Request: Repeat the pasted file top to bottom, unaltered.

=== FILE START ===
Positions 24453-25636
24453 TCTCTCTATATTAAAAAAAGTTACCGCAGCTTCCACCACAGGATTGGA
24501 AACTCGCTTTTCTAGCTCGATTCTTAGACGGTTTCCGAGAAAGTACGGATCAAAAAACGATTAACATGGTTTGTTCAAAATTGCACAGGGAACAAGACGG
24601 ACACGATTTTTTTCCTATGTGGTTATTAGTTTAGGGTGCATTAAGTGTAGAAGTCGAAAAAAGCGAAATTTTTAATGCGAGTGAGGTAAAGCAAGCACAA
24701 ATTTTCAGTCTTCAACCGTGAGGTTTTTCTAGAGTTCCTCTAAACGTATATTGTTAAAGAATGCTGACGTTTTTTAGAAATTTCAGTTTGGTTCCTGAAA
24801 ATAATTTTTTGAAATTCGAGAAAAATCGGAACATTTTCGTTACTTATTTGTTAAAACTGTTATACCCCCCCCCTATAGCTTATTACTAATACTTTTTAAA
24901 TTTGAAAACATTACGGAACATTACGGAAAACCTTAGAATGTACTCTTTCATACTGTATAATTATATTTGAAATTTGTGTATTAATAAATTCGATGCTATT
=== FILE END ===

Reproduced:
Positions 24453-25636
24453 TCTCTCTATATTAAAAAAAGTTACCGCAGCTTCCACCACAGGATTGGA
24501 AACTCGCTTTTCTAGCTCGATTCTTAGACGGTTTCCGAGAAAGTACGGATCAAAAAACGATTAACATGGTTTGTTCAAAATTGCACAGGGAACAAGACGG
24601 ACACGATTTTTTTCCTATGTGGTTATTAGTTTAGGGTGCATTAAGTGTAGAAGTCGAAAAAAGCGAAATTTTTAATGCGAGTGAGGTAAAGCAAGCACAA
24701 ATTTTCAGTCTTCAACCGTGAGGTTTTTCTAGAGTTCCTCTAAACGTATATTGTTAAAGAATGCTGACGTTTTTTAGAAATTTCAGTTTGGTTCCTGAAA
24801 ATAATTTTTTGAAATTCGAGAAAAATCGGAACATTTTCGTTACTTATTTGTTAAAACTGTTATACCCCCCCCCTATAGCTTATTACTAATACTTTTTAAA
24901 TTTGAAAACATTACGGAACATTACGGAAAACCTTAGAATGTACTCTTTCATACTGTATAATTATATTTGAAATTTGTGTATTAATAAATTCGATGCTATT